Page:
Are Soaring Natural Gas Prices Helping the Economy?
Soaring production of natural gas from horizontal drilling and hydraulic fracking has pushed supplies to record highs in each of the past four years. This boom in natural gas and oil production provided the United States with 84 percent of its energy requirements last year, the highest annual level since 1991. Combined with unseasonable weather, March recorded the coldest temperatures in eleven years, the increased production levels sent futures up 21 percent this year, which, in turn, prompted investors to pour money into natural gas.
In fact, bullish bets on natural gas prices rose last month to the highest level since January 2010, when the statistic was first recorded, according to the Commodity Futures Trading Commission’s May 10 Commitments of Traders report.
But with weather warming and stockpiles increasing further, prices are dropping. On Thursday, ahead of the Energy Information Administration’s weekly gas storage report, futures fell for the first time in four days, declining as much as 0.7 percent on expectations that the government report would show an above-average stockpile increase.
Losses in natural gas futures worsened after the statistical arm of the U.S. Energy Department reported that inventories for the week ended May 10 rose by 99 billion cubic feet. Analysts had forecast an increase of between 93 and 95 billion cubic feet. In total, the natural gas supply stands at 1.964 trillion cubic feet, 694 billion cubic feet below year-ago levels and 83 billion cubic feet below the five-year average.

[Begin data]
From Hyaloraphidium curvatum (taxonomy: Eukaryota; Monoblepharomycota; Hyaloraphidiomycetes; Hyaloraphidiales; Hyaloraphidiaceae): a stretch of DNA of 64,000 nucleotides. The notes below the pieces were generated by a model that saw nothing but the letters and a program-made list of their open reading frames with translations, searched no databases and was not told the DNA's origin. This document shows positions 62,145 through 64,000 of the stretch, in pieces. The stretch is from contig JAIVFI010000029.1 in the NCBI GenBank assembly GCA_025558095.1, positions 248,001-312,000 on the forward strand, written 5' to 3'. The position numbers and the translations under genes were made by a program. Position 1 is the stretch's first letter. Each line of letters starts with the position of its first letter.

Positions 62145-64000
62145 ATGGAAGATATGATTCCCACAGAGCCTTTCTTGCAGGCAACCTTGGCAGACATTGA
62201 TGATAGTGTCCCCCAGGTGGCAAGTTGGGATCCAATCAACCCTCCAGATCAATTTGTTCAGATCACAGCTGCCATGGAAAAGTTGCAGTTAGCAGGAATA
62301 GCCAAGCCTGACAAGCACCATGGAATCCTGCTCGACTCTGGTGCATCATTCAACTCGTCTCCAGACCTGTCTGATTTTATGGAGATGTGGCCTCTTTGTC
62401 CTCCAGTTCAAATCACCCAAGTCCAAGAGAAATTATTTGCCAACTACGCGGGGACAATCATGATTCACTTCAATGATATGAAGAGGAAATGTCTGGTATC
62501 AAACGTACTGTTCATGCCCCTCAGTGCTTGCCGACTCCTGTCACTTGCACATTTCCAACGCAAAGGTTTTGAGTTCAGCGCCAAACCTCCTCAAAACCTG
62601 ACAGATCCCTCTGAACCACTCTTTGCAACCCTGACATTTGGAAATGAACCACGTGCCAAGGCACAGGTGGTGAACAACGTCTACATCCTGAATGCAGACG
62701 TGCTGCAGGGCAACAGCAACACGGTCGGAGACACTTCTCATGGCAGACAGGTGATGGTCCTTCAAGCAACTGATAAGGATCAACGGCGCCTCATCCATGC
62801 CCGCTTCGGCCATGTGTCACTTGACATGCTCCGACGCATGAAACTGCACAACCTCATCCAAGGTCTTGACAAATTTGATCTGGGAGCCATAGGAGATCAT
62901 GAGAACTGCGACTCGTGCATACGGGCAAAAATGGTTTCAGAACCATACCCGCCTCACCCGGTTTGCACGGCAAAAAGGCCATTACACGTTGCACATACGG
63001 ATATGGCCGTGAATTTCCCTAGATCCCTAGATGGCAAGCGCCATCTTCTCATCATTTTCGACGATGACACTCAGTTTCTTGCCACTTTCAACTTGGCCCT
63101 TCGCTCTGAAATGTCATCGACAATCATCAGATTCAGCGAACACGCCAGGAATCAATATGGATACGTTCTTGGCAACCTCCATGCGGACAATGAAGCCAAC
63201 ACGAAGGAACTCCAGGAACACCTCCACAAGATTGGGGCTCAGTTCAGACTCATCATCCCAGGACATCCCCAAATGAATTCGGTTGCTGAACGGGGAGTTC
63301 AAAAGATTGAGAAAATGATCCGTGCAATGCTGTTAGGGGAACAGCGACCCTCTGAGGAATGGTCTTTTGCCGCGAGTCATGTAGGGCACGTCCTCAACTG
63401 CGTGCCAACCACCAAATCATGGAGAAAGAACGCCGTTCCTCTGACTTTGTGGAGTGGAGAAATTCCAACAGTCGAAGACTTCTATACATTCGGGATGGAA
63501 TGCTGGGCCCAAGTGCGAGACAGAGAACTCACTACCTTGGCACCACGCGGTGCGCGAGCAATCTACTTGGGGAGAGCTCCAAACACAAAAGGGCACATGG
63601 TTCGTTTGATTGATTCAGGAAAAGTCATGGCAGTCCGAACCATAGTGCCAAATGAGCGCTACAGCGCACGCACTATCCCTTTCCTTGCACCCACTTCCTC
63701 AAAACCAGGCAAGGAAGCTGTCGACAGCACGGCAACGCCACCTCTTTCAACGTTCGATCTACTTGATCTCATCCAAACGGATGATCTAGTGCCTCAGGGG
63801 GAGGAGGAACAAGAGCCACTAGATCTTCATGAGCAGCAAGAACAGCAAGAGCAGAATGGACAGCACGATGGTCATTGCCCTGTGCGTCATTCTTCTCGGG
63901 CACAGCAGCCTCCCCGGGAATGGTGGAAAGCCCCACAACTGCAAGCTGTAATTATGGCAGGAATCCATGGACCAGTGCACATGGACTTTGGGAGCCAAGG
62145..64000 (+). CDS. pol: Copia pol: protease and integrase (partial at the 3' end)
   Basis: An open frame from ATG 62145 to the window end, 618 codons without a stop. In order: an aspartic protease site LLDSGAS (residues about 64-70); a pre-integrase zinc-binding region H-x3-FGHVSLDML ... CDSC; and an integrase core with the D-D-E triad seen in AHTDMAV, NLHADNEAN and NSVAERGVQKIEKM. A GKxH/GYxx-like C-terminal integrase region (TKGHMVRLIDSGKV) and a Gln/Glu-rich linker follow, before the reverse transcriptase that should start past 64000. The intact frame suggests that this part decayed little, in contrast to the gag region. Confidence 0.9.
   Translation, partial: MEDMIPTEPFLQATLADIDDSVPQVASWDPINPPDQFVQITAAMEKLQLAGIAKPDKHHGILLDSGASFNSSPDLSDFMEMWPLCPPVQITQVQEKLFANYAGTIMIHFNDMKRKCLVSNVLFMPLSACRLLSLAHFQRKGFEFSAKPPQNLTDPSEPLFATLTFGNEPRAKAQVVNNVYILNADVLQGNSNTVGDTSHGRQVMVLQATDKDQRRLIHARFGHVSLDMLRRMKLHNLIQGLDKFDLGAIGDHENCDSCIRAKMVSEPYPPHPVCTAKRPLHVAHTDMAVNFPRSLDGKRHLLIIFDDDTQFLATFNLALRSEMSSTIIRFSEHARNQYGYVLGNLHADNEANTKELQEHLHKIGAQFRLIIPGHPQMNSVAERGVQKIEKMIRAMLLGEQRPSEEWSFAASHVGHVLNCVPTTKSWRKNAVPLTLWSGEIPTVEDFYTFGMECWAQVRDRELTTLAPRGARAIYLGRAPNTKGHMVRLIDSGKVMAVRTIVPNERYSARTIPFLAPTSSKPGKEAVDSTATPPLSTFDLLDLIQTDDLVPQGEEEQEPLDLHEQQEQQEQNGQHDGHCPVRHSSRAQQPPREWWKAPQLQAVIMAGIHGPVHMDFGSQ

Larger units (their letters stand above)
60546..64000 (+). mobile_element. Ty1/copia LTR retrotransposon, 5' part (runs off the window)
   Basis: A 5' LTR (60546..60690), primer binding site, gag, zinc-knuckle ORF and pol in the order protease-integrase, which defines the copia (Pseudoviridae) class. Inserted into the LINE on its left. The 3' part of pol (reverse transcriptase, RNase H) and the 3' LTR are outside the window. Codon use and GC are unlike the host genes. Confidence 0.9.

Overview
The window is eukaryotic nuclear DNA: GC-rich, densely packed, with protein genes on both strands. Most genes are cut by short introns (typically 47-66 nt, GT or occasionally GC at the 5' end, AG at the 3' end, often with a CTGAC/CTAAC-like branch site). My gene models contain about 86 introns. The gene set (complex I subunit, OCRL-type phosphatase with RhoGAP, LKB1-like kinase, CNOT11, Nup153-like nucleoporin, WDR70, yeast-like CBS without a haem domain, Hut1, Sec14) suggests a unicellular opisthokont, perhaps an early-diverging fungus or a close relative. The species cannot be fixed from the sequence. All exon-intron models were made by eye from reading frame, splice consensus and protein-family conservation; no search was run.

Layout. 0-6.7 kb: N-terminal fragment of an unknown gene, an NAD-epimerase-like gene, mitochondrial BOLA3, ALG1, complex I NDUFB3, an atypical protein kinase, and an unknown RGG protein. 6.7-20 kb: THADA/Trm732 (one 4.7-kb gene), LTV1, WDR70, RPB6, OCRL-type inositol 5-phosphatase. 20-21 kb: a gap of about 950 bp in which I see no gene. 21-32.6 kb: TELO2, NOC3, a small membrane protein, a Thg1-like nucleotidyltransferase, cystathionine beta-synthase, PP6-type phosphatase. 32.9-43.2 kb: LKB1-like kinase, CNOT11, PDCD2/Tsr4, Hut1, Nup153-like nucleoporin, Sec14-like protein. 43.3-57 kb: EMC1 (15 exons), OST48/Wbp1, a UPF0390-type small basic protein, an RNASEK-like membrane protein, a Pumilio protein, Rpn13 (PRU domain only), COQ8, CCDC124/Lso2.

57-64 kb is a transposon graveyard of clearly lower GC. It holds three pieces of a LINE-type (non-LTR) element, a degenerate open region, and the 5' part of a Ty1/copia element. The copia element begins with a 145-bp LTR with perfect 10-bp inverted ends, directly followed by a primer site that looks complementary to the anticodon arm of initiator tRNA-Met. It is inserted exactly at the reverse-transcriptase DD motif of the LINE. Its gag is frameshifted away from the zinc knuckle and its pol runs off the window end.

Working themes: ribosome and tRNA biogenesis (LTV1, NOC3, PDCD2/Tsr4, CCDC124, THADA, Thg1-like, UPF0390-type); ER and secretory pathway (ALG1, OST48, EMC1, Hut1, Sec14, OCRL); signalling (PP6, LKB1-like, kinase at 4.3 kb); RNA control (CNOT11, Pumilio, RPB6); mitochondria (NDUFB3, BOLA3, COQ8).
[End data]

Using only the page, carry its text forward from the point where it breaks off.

Before the data was released, natural gas futures for June delivery were trading at $4.01 per million British thermal units, but shortly after the report, they dropped to $3.94.
Natural gas prices fell from nearly $5 per million BTUs in June 2011 to a low of less than $2 per million BTUs in April 2012, before beginning a steady return to the current level of about $4 per million BTUs, a move supported by resilient demand for the fuel. Natural gas producers like Chesapeake Energy (NYSE:CHK) have especially been affected by these swings in gas prices. Between June 2011 and April 2012, the company’s stock price decreased 25 percent. As natural gas prices rallied over the past twelve months, Chesapeake rose 36 percent. Because the company is the second largest producer of natural gas in the United States, it is no surprise that its share price tracks the price changes of the commodity.
Exxon Mobil (NYSE:XOM), the country’s largest producer of natural gas, inched down as much as 0.4 percent to $90.84 Thursday morning, while Chesapeake dropped as much as 2.6 percent to $20.11. The Natural Gas Fund (NYSEARCA:UNG) declined 2.9 percent, to $21.36.
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